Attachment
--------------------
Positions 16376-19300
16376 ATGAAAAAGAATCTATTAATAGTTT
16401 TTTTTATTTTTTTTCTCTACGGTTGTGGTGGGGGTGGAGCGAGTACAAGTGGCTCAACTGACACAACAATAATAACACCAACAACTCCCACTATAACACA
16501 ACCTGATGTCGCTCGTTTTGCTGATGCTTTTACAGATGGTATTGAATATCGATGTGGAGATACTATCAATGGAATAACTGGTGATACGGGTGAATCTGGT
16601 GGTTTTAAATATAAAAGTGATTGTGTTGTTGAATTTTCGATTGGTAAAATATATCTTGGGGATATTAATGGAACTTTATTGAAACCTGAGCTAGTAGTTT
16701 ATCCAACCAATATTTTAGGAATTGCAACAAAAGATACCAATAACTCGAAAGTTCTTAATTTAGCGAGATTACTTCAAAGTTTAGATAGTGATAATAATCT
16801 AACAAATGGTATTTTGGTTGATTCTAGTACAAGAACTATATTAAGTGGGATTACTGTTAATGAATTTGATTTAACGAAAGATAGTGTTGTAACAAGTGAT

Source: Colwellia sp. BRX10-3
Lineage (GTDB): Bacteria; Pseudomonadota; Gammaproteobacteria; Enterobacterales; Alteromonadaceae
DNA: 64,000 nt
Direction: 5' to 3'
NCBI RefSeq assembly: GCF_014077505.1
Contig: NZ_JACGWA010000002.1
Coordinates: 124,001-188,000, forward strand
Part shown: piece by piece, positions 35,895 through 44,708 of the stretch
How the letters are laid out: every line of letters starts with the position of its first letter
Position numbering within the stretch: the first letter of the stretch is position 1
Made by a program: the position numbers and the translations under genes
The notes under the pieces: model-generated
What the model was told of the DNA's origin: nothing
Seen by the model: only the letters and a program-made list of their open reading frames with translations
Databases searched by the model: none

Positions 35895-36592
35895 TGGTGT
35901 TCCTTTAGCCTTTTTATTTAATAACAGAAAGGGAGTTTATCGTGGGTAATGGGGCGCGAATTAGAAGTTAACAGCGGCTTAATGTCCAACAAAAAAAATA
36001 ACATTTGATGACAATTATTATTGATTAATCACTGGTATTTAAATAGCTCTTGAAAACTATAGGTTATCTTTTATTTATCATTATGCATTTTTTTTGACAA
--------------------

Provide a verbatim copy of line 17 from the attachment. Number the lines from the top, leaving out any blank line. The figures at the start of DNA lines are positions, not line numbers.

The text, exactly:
Position numbering within the stretch: the first letter of the stretch is position 1